This word might sound like a particularly arduous skinny-dip, but, sadly, it's not.

Nudiustertian refers to the day before yesterday. 

Yes, I agree: it is unusable in normal conversation.

It might be good fun to use among friends, though: our nudiustertian walk took us up onto Sheethanger Common.

On a practical level, you can probably feel quite pleased with yourself if you can remember anything at all about the day before yesterday, and the word should probably be prescribed by doctors as brain-preserving.

What was your nudiustertian dinner?*

Answering that would be a good every day mental exercise for all of us.

Word To Use Today And Probably Quite A Lot On Other Days, Too: nudiustertian. This word was made up by Nathaniel Ward (1578-1652) in his 1647 book The Simple Cobler of Aggawam in America.

The word comes (it is assumed) from the Latin nudius tertius, which means the third day. (Romans counted like musicians: what we would now usually call zero is called one.) The Latin dies means day, nudius means the day before, and tertius means third. 

The Latin word nugae is to do with nonsense, and there's probably a bit of that implied in the word, too.

*Butternut squash and blue cheese stew, as it happens.

Thursday, 4 June 2020

A Sense of an Endi: a rant.

A professional printer knows how big his pages are. His lines of type will come out in full:

She was thine


and not be cut-off before the end of the line: 

She was thin


A writer of copy for a screen, however, doesn't always have that luxury.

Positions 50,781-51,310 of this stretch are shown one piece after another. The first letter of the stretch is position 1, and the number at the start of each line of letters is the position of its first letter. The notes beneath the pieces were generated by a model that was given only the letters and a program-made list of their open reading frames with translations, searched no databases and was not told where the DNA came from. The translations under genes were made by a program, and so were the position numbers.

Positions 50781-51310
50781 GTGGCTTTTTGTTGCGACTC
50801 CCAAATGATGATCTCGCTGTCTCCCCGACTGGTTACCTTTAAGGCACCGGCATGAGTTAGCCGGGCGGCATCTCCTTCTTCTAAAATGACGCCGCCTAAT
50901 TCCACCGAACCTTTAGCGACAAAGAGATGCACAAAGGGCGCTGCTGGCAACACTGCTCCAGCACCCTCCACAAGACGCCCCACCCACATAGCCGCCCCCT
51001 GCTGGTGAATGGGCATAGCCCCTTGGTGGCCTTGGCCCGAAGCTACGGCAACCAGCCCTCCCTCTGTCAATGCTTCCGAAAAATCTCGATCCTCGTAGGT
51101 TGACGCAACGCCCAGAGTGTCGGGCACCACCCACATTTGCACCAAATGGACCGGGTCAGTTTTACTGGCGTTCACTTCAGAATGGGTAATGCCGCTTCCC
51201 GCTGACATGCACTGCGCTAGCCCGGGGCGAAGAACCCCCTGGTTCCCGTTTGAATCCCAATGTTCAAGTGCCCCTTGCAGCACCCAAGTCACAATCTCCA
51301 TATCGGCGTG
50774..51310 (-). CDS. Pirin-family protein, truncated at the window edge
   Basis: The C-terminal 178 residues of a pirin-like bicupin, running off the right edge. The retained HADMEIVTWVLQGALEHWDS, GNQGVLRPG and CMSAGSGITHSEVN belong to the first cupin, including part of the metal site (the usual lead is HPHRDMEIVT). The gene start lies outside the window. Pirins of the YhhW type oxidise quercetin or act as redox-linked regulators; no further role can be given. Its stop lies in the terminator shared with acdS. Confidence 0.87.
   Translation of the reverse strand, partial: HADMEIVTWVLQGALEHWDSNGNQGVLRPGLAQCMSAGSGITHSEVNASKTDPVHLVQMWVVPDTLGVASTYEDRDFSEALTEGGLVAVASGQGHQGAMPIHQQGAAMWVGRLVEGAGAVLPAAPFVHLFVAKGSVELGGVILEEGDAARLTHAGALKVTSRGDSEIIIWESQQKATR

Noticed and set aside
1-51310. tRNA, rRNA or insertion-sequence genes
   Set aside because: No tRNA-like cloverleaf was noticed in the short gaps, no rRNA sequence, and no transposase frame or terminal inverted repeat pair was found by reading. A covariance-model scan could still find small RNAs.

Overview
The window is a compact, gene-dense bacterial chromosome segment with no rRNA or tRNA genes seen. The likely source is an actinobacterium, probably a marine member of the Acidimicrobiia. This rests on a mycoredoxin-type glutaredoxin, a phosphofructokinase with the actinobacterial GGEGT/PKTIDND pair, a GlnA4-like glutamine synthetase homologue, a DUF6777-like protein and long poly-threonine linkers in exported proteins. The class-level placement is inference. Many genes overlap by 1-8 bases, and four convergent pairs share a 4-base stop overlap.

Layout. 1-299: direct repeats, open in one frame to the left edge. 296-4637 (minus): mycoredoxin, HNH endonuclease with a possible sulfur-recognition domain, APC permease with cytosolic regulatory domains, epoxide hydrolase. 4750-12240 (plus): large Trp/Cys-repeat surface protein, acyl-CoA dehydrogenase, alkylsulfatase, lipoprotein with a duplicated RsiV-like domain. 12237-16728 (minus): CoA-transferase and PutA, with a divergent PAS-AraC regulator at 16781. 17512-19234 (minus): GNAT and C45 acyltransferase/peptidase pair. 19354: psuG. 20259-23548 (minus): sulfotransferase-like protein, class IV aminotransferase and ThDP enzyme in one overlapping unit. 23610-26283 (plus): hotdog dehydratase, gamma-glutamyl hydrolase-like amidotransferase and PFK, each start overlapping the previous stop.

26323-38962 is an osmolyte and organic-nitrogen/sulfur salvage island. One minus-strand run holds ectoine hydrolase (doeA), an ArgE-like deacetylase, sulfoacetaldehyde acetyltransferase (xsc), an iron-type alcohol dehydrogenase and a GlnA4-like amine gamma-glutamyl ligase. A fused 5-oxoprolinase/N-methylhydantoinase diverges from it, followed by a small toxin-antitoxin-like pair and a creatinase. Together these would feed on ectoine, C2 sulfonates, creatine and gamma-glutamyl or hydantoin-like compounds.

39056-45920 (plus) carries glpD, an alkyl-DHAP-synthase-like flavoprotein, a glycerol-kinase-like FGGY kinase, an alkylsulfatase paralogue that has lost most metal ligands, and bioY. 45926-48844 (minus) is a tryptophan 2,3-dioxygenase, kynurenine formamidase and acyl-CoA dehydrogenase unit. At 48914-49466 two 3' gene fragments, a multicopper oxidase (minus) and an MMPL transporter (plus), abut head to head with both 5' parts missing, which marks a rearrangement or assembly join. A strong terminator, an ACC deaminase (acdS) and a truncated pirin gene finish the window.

The Word Den is lucky enough to have wrap-round text (thank you, Blogger!) but the advertisements which pop up along the sides of other on-screen windows often don't, especially in in headlines.

I got an offer for some cut-price Samsung phones the other day.

The headline was:

Oh hello!


but sadly the screen had cut out the last two characters. 

Still, I suppose we all needed the laugh.

Word To Use Today: hello. This word might originally be a variant of halloo, which is something excited people shout at hounds when hunting. 







Wednesday, 3 June 2020

Nuts and Bolts: camels and coffee.

How many coffee-related English words can you think of in five seconds? (I think I might have got into double figures, and I don't even drink coffee.)

English has lots of words for coffee.

The Somali language has, according to this excellent article, at least forty six words for camels of various kinds and conditions.

What philosophical differences can be deduced about the English and Somali-speaking peoples from this?

Yes, that's right: more or less none at all.

Once you get to the metaphorical and extended uses of words, though, then things can get interesting. For instance, camels froth at the mouth when mating, and one of the Somali words for camel froth is doobbo. Doobbadillaacso means (of a camel) to reach adulthood - or, alternatively (of a human) to be capable of public-speaking, or intellectually mature.

From this we may (and should) deduce that public-speaking is a particularly important part of Somali culture; and also, it would seem, that in Somalia reaching sexual maturity is linked in some way with reaching intellectual maturity.